After a slew of homebuyers flooded the Flathead Valley this summer, buying homes sight unseen, realtors are taking a breather as the busy season winds down while bracing for the next round in 2021.
“I predict it’s going to be the same as 2020,” Northwest Montana Association of Realtors (NMAR) Association Executive Officer Jeri Moon said.
While dollar volume of closed sales in Flathead County peaked at the end of September, a typical trend during normal years, realtors expect the market to pick back up at the end of January or February in 2021. Closed sales hovered at $220 million this September compared to $109 million at the same time last year, according to Montana Regional MLS data.
The high volume of home sales has lowered housing inventory in the Flathead. At the end of December, there were 299 single-family homes for sale in Flathead County compared to 597 single-family homes in 2019, Moon said.
The low inventory has also likely increased the popularity of homes in the $275,000 to $455,000 range, Moon said.
The county’s low inventory rate reflects a nationwide trend, which saw an all-time low inventory in October 2020, according to the National Association of Realtors’ (NAR) 2020 Real Estate Forecast Summit data.
“National data says inventory is at an all-time low and new home sales are up,” NMAR Public Affairs Director Erica Wirtala said.
Moon says Whitefish, Kalispell and Columbia Falls all have 50% less inventory than in 2019, while Bigfork has 30% less inventory.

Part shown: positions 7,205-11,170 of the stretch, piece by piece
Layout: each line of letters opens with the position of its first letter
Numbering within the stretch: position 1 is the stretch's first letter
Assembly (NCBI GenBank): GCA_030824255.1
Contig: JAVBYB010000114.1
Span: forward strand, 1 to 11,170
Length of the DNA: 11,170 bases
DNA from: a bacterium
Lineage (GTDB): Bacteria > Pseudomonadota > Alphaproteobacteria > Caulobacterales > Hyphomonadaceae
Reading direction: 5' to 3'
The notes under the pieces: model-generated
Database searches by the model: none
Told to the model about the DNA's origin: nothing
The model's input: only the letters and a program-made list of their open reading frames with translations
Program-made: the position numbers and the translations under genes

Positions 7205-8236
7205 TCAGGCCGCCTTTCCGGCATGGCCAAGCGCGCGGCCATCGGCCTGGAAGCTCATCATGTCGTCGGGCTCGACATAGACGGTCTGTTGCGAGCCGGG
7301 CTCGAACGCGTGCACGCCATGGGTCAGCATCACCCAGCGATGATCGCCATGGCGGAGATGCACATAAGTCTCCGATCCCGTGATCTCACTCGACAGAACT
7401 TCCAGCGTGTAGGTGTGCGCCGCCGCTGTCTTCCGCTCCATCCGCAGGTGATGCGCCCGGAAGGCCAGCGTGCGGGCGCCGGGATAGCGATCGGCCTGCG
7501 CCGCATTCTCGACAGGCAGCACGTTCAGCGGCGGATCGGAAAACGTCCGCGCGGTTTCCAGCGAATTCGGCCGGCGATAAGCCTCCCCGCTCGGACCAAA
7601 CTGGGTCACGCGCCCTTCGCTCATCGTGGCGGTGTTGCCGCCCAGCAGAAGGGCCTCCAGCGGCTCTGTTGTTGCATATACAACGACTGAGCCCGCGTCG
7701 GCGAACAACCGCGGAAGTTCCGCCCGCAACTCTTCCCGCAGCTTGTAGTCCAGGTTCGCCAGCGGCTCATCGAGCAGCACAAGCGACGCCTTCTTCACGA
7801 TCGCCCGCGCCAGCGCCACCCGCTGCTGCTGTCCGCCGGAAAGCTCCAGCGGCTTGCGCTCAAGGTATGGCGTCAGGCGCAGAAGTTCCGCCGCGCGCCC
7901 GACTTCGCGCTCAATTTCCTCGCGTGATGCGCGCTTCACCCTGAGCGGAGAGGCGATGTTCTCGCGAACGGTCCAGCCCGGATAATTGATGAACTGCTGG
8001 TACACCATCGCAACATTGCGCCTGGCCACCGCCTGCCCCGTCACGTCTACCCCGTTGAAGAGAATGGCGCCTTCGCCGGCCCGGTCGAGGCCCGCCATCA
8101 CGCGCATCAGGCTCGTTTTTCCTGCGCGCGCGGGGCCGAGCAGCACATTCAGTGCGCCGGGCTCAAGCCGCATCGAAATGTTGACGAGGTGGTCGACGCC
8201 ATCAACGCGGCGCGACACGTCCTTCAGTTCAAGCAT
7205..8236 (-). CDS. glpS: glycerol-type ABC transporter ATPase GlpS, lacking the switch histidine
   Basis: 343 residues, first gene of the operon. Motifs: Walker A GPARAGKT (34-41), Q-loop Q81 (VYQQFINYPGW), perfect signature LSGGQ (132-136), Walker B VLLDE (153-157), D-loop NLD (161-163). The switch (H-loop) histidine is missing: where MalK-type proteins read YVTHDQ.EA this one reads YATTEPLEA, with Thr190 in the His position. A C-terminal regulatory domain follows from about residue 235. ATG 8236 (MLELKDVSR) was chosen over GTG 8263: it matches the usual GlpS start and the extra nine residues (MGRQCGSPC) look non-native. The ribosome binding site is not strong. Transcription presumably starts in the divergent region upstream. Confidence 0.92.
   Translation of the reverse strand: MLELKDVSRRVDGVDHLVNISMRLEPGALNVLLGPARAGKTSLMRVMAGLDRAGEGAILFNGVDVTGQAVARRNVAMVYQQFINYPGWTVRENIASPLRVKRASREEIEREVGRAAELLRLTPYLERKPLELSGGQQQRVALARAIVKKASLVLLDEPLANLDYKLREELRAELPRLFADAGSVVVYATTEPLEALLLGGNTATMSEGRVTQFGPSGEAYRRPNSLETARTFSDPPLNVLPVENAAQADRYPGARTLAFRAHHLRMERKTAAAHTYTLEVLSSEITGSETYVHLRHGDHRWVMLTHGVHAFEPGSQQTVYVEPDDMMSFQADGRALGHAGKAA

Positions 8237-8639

As new residents move to the county, median home prices are continuing to rise, particularly in smaller towns. To realtors’ surprise, Columbia Falls’ median home price is currently $400,000, while Kalispell’s sits at $389,000.
“That’s remarkable,” Wirtala. “It’s hopping in little towns. I think there are a lot of younger buyers moving in that direction … It used to be kind of an affordable place to live but now it’s a hot place to live.”
While realtors point to remote work as one reason out-of-state buyers are leaving big cities, national real estate forecasters predict that trend will fizzle in the next few years. In 2020, 21% of workers worked from home, but that percentage is expected to drop to 18% in 2021 and 12% in 2022. Only 6% of workers worked from home in 2019.
While realtors saw anecdotal evidence of out-of-state residents moving to the Flathead Valley this year, Wirtala says more precise figures will be difficult to quantify until 2020 U.S. Census data is released.
“We’re just as perplexed as everybody else about numbers,” Wirtala said.
According to the NAR forecast, cities like Phoenix, Denver, Salt Lake City and Boise will be the top prospective markets in 2021.
“Montana didn’t even make the list,” Wirtala said. “Twenty-three million Americans are migrating around us right now and people are moving for a variety of reasons. We’re seeing an exit out of urban areas and into rural small towns. People always think there are a lot of people moving into Montana, but there’s also a lot of people moving out.”
Wirtala suspects that issues like lack of broadband internet, a two-and-a-half hour drive to the interstate and limited direct flights still deters people from moving to the area.
But despite Montana’s infrastructure obstacles, realtors don’t think 2020’s homebuying trends will change much until the pandemic winds down.
“I don’t think we’ll see anything different with COVID until maybe March or April,” Moon said. “I think that still keeps people thinking about their future, their life and how they want to live and work.”